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What does the output of the command below mean? (result is positive integer)

echo $$
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1  
stackoverflow.com/questions/5163144/… is related –  kojiro Jan 20 '13 at 21:14

2 Answers 2

up vote 15 down vote accepted

The $$ variable in bash and other shells contains the process id of the shell.

See this Stack overflow question and this one also has more detail about what it is more precisely, and commands similar to it.

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+1. Documented in the bash manual –  glenn jackman Jan 20 '13 at 19:02

As the other (accepted) answer indicated, the $ param represents the current process id (PID) of the current shell.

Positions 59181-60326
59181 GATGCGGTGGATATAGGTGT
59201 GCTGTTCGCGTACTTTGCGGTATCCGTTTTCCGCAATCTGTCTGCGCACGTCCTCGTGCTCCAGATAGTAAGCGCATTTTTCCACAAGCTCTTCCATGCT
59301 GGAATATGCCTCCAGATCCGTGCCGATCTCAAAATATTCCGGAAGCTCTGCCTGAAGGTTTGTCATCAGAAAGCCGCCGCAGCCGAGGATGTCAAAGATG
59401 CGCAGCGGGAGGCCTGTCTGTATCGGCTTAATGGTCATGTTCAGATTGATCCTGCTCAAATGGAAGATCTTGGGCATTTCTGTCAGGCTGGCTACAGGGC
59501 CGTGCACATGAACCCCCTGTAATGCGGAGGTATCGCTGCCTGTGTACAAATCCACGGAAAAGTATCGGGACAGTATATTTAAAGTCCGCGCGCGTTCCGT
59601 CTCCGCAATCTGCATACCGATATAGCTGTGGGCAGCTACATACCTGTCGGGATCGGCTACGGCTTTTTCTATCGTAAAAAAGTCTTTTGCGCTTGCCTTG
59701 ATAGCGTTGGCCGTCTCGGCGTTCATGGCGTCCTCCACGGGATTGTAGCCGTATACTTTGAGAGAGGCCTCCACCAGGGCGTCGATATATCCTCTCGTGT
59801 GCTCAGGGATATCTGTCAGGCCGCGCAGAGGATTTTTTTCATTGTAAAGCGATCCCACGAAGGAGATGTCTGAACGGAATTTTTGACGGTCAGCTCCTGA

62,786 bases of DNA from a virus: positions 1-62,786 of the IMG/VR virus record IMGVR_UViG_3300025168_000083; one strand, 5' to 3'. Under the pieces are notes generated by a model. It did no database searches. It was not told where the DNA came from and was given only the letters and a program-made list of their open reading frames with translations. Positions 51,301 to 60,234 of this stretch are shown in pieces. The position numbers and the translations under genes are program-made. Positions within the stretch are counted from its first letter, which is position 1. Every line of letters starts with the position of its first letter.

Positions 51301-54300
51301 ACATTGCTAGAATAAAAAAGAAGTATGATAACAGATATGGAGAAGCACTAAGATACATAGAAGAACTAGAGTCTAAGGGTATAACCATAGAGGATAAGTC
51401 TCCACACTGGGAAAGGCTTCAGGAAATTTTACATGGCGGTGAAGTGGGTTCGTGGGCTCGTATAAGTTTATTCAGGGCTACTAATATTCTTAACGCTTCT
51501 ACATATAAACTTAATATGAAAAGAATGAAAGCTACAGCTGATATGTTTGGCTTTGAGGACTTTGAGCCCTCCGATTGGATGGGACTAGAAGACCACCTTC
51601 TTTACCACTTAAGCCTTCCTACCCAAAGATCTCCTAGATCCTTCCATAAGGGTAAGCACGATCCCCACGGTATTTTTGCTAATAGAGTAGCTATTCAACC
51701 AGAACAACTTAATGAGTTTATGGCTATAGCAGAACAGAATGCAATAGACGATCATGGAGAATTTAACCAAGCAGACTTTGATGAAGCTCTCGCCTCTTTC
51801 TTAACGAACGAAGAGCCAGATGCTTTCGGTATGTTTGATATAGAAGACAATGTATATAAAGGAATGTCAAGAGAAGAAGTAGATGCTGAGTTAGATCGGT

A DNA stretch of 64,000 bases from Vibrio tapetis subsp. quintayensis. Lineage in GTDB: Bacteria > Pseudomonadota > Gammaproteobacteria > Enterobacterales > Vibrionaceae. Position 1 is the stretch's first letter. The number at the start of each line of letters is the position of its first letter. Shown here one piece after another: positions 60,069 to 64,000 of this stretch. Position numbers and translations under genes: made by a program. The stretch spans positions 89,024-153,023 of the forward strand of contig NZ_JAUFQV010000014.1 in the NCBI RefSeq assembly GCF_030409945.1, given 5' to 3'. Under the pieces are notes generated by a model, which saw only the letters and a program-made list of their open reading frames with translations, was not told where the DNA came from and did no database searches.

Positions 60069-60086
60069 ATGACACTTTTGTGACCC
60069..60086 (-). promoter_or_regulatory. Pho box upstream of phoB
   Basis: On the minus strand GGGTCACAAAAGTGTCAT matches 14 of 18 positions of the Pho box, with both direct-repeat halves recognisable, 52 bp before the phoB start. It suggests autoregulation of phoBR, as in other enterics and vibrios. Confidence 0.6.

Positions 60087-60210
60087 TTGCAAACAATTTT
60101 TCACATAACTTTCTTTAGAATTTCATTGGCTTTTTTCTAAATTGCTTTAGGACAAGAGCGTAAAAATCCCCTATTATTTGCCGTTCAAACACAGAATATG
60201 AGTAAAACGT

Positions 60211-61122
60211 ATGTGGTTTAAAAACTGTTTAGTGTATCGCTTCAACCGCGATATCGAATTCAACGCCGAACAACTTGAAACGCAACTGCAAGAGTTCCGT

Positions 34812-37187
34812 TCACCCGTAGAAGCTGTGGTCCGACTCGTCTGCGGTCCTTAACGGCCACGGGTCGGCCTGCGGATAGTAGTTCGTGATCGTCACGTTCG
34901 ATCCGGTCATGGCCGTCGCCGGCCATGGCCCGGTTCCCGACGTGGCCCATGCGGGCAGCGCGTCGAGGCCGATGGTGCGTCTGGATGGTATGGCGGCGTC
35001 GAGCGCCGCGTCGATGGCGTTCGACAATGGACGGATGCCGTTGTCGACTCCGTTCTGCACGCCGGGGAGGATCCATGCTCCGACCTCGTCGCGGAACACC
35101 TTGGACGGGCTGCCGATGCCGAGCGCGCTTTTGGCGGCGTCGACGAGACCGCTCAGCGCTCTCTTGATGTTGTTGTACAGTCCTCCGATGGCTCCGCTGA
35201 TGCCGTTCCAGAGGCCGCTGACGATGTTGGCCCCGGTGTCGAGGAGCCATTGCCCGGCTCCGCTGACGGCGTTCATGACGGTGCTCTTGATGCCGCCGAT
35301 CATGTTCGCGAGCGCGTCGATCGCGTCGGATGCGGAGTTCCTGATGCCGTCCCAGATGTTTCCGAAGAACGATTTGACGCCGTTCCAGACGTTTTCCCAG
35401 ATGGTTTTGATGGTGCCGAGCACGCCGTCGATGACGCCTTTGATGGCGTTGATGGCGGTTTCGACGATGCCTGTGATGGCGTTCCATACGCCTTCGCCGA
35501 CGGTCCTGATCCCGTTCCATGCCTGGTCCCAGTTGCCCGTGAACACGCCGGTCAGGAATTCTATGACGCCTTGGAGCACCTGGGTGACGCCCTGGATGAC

Echoing this param should work in most shells (not just Bash):

Bash:

$ echo $0
bash
$ echo $$
6780

Bourne:

$ echo $0
sh
$ echo $$
6988

C-Shell:

% echo $shell
/bin/csh
% echo $$
7613

It's important to note too, that commands from within the shell will run under the shell's parent process id (PPID).

$ echo $$
6780
$ ps -ef | grep 6780
aploetz   6780  6770  0 11:15 pts/2    00:00:00 bash
aploetz   8572  6780  0 11:34 pts/2    00:00:00 ps -ef
aploetz   8573  6780  0 11:34 pts/2    00:00:00 grep --color=auto 6780
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